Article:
Does It Really Matter What Time You Eat Your Meals?
Could this be the shove those excess pounds need to finally get out the door?
There’s this old-ish saying that goes something like this: Eat like a king at breakfast, like a prince at lunch and like a pauper at dinner. In other words, chomp down on the food in the morning, eat averagely in the afternoon and eat a minimum at dinnertime. It was believed that these eating habits would help people lose weight, because we have time to burn the calories we intake at breakfast and none at night.
Makes logical sense, right? Well, modern science begs to differ.
Breakfast, lunch and dinner personified.
Eat what you need, as you need it
As the years go by, more and more research claim that it doesn’t matter when you eat your meals. Rather, it’s all about what you’re eating. So instead of not eating after 6 in the evening, maybe you should lay off the second cup of rice at lunch instead.
Just as well, it’s the actual physical activity you do during the day that determines whether or not you gain, lose or maintain the pounds. Like, skipping dinner isn’t going to compensate the bag of chips you inhaled if you don’t sweat a little (or, sadly, a lot).
But then again, the oldies aren’t completely off the rails either
Now that that’s out of the way, you still have to keep your nighttime eating habits in check. It’s during the evening that we all lose control and are more relaxed about our diets—and we barely notice how much we’ve consumed while The Parent Trap is on Netflix.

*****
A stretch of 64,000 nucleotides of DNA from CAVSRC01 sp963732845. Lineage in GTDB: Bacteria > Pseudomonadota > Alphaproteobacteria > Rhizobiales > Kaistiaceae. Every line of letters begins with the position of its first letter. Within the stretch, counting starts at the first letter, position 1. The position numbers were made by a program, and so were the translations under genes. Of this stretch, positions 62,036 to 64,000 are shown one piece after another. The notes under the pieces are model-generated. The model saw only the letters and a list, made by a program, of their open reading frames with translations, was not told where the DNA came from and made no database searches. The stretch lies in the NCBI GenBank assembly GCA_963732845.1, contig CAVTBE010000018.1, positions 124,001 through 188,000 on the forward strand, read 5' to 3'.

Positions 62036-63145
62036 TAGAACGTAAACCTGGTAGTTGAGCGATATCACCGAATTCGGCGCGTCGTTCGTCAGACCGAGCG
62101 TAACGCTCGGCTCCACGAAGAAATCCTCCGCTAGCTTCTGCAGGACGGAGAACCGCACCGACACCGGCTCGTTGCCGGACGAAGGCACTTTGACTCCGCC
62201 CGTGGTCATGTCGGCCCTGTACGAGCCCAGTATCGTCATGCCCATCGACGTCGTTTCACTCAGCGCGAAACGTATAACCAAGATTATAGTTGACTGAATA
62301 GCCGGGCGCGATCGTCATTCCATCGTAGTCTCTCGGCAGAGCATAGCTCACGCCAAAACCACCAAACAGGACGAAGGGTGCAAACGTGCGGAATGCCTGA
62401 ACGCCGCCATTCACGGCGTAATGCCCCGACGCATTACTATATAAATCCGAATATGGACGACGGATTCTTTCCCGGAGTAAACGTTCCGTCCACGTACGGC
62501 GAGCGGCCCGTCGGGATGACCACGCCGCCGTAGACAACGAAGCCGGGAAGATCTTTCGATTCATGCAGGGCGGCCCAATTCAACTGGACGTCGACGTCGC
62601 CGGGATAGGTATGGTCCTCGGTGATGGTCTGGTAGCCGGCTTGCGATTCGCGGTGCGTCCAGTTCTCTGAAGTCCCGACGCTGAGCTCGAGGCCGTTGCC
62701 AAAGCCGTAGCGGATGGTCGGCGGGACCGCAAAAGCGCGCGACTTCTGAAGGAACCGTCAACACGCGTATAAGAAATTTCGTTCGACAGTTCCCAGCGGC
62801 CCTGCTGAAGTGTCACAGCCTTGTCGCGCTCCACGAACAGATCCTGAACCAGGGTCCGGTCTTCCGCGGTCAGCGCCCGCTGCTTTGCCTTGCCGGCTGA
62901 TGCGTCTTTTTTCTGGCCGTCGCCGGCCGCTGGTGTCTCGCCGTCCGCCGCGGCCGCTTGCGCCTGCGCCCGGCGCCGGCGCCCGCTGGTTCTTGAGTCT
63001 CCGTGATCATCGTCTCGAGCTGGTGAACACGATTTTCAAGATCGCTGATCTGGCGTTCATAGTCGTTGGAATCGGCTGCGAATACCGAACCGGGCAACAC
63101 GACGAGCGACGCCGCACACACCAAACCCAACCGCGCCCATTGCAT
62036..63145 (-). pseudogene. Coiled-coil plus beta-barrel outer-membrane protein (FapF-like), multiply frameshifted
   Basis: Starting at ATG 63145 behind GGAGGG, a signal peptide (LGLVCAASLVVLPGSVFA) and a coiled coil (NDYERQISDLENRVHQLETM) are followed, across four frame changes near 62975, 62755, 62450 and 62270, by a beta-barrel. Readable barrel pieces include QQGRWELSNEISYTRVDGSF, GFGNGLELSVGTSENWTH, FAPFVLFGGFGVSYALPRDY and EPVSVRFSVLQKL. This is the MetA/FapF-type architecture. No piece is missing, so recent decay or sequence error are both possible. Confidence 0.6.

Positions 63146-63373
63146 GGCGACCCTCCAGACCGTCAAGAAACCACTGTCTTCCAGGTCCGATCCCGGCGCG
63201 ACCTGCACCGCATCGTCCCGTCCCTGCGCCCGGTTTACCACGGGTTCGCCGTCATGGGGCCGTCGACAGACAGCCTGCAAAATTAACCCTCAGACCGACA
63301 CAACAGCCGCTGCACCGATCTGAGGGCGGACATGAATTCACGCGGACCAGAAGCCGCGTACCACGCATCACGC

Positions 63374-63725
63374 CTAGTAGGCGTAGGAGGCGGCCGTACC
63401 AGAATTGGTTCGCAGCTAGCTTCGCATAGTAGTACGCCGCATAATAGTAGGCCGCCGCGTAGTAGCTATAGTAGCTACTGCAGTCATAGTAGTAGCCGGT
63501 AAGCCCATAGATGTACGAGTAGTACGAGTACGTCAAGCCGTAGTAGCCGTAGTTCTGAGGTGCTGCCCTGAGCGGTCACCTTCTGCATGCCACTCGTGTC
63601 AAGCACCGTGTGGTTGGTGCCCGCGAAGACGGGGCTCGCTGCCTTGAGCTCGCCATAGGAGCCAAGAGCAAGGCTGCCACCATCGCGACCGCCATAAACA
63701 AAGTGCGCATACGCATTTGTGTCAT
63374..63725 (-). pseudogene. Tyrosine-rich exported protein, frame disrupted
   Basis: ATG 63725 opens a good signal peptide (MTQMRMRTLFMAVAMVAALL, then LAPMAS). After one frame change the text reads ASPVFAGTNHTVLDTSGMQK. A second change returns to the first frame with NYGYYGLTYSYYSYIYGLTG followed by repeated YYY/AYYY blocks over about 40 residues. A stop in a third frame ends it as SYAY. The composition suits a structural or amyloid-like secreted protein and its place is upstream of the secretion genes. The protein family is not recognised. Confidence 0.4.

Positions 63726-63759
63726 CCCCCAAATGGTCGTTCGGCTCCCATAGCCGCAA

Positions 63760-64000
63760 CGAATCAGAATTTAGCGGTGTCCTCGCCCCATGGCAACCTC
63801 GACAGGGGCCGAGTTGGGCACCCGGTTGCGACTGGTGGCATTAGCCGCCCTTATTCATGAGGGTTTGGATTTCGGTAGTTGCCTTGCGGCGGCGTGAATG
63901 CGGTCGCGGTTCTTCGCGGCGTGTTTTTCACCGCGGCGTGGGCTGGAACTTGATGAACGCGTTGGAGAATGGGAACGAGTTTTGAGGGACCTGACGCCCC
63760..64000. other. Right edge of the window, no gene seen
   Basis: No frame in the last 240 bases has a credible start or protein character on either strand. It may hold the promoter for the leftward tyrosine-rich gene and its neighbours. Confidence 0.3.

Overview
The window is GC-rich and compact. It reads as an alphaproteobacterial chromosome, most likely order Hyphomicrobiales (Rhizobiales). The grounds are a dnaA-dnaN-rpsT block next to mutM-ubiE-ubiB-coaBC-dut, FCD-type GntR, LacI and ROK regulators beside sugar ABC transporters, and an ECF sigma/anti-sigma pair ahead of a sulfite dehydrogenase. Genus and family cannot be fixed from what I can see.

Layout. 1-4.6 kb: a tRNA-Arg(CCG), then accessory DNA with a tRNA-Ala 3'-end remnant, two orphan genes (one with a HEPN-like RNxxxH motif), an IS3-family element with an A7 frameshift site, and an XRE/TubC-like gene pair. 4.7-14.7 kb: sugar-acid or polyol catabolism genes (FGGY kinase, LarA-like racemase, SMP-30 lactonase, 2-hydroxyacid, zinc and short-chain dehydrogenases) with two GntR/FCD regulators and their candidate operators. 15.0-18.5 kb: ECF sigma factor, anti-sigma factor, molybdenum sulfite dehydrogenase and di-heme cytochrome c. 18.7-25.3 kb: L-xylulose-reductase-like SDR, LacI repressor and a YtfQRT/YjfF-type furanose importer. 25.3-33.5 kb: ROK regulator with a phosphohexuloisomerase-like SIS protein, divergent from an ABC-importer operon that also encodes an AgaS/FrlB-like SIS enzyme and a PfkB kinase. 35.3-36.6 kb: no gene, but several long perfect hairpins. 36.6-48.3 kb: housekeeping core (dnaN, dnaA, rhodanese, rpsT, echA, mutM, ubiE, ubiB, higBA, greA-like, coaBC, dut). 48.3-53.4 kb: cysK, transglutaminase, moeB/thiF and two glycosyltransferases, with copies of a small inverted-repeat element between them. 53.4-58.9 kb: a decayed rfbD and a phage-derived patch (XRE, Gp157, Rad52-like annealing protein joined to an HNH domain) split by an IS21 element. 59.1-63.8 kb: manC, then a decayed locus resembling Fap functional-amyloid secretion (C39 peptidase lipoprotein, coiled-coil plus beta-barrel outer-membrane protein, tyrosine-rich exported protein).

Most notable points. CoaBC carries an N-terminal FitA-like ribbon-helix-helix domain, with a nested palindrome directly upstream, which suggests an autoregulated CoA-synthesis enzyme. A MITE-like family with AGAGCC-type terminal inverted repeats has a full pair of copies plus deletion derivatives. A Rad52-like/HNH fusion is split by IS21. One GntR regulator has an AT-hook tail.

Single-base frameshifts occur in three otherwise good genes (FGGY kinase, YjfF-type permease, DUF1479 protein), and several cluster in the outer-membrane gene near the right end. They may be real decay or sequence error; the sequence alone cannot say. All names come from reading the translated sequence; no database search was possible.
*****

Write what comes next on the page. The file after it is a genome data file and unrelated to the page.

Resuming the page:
Look, we get it and we’re not trying to lay on the guilt. You have a long day at work and all you want to do is sit down and curl against a nice rom-com. But watching means snacking and sometimes you’re just surprised that Oh no, that is the bottom of the chips bag! So maybe buy smaller bags next time? You aren’t hosting a party every night, ya know.
And a few other things
Of course, it isn’t just what we eat and what time we eat that control our weight gain/loss/maintenance.Studies have shown that lifestyle habits like sleeping patterns, work shifts and jet lag all have a great effect on how our bodies break down and use food. See, these things mess with our internal clocks, which aren’t exactly best friends with our appetites and digestion. Just think u all those times you got hungry at odd hours and reached out for large portions of fast food.
Little reminder: Not good times.
Let’s marry old beliefs with modern science, huh? Maybe it’s time to give up the midnight snacks and start eating right too.
Art Alexandra Lara